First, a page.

Patients’ praise kidney unit’s 10 years of care

Terence Hartley, Denise Ford, five-month-old Harry Smith, Clare Beckham and Chris Smith at the Shay Stadium to celebrate the 10th anniversary of the Renal Unit at Calderdale Royal Hospital
Terence Hartley, Denise Ford, five-month-old Harry Smith, Clare Beckham and Chris Smith at the Shay Stadium to celebrate the 10th anniversary of the Renal Unit at Calderdale Royal Hospital
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Hospital staff, patients and their families past and present came together to celebrate the 10th anniversary of the dialysis unit at Calderdale Royal Hospital.

Set up as a satellite unit by the Leeds Teaching Hospitals NHS Trust it marked a major step forward for local renal patients.

It avoided the need for patients to travel to Leeds three times a week for treatment.

More than a 100 people attended a lunch at the Shay stadium and shared stories and thanked the unit’s staff.

Denise Ford, 49, of Wheatley, told the Courier of her four-way “live paired donor transplant” which involved her father, Terence Hartley, 69, of Mixenden.

Just before her 40th birthday she suffered renal failure brought on by high blood pressure.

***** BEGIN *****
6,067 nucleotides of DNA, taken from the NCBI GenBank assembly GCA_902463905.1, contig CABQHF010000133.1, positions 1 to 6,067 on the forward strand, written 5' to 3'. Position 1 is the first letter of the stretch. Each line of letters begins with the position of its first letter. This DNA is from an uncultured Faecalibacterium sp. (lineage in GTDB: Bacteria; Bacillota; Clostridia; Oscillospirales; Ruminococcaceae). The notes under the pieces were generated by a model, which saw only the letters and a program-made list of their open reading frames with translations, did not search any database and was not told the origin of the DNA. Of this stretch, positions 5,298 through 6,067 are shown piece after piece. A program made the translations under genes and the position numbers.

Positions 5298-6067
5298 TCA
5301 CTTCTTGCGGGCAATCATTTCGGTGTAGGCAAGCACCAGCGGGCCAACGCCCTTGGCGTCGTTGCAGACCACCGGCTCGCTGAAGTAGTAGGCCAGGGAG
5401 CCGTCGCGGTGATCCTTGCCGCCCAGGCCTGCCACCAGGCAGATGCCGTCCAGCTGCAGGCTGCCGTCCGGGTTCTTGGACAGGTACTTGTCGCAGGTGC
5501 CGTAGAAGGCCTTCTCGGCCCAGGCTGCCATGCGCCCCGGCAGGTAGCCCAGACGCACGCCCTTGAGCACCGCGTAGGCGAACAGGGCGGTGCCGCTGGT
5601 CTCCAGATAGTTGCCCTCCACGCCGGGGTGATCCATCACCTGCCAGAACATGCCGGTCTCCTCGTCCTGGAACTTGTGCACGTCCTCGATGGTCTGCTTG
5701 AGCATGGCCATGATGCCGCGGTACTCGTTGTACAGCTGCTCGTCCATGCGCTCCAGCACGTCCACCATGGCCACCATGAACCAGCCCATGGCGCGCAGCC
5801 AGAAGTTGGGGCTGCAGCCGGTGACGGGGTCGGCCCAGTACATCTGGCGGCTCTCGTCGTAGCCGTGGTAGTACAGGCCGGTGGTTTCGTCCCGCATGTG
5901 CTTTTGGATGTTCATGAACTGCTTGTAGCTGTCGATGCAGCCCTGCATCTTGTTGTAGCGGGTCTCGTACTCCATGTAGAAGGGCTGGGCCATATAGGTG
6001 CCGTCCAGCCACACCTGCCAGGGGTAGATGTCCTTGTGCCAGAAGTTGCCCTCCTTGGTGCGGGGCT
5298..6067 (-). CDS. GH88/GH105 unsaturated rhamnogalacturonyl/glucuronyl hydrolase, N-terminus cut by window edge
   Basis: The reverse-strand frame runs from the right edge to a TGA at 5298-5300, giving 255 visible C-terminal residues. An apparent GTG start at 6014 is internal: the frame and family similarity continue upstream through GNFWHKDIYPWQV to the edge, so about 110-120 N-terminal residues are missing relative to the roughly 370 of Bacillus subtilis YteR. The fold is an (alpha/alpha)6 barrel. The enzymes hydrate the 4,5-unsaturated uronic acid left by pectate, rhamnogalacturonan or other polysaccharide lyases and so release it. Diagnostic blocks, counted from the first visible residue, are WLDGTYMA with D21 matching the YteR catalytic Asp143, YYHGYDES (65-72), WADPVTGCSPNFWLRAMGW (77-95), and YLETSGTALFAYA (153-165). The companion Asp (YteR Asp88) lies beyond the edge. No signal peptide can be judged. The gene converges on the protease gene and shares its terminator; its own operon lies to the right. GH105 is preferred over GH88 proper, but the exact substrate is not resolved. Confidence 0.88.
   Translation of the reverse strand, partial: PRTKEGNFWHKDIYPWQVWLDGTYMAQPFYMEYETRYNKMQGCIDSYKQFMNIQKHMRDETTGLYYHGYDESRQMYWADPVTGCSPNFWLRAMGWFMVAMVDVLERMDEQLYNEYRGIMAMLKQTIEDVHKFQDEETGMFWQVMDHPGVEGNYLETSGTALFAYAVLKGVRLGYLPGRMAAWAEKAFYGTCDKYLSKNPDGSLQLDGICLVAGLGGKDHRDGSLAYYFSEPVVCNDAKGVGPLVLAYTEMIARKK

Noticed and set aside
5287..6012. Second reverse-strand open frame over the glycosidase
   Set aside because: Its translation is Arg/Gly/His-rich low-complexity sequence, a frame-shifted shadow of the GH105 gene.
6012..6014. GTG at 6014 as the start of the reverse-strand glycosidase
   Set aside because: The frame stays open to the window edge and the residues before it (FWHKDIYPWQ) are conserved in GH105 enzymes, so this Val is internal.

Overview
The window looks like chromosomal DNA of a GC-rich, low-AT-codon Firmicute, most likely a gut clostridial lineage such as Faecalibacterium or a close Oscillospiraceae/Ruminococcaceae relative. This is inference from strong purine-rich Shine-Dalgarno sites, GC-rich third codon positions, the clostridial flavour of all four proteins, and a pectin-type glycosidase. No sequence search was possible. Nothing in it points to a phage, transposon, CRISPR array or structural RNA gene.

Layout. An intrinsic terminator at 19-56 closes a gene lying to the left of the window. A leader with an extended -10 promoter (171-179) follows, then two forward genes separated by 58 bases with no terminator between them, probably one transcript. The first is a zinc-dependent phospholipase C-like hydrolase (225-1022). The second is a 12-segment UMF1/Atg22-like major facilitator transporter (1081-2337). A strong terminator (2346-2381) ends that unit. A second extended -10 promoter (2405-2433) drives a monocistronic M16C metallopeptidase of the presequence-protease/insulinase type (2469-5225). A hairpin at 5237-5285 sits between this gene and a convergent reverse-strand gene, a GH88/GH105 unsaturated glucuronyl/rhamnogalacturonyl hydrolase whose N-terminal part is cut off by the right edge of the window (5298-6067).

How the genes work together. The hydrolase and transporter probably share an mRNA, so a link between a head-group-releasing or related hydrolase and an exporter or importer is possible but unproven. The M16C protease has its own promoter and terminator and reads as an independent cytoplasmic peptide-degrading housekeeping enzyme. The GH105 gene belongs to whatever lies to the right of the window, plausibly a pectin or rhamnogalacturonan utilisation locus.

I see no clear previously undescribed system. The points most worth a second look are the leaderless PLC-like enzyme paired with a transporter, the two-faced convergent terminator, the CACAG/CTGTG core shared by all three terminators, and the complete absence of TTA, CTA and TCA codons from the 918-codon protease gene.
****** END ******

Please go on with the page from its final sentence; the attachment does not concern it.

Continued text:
By 2005 the teaching assistant at Luddenden Foot Academy was having dialysis treatment in Leeds.

She later got a place at the Halifax unit and in 2007 her father was tested to see if he was a suitable match to donate a kidney to her.

He wasn’t, but after extensive tests was found to be an acceptable donor and in December 2008 father and daughter were matched with a couple in Manchester.

Mr Hartley’s healthy kidney was transplanted into the ill woman and her husband’s healthy kidney was transplanted into Denise’s body.

Denise said it was normal for a family loved one to want to donate a kidney under such circumstances rather than waiting - without guarantees - for a deceased donor.

“It’s another route,” she said.

“We both now feel fantastic and it has given me my life back.”

Terence said he was subjected to stringent medical tests.

“And, I have not looked back since,” he said.

Both praised staff at Calderdale and the Leeds General Infirmary.

“They are absolutely fantastic and without their support patients’ could not get through the treatment,” said Denise.

Chris Smith, 26, of Sowerby Bridge, was born with Fanconi Syndrome, a rare disease which attacked his kidneys and by the time he was 18 he needed dialysis.

He did receive a kidney transplant but it failed after a year and he has now been on a waiting list again for several years.

His mother Theresa Smith is currently having tests to see if she is a suitable match for him or a “live pair donor transplant.”

“I can’t faul the Halifax unit, it is really good,” said Chris, who has a son, Harry, five months, with partner Clare Beckham.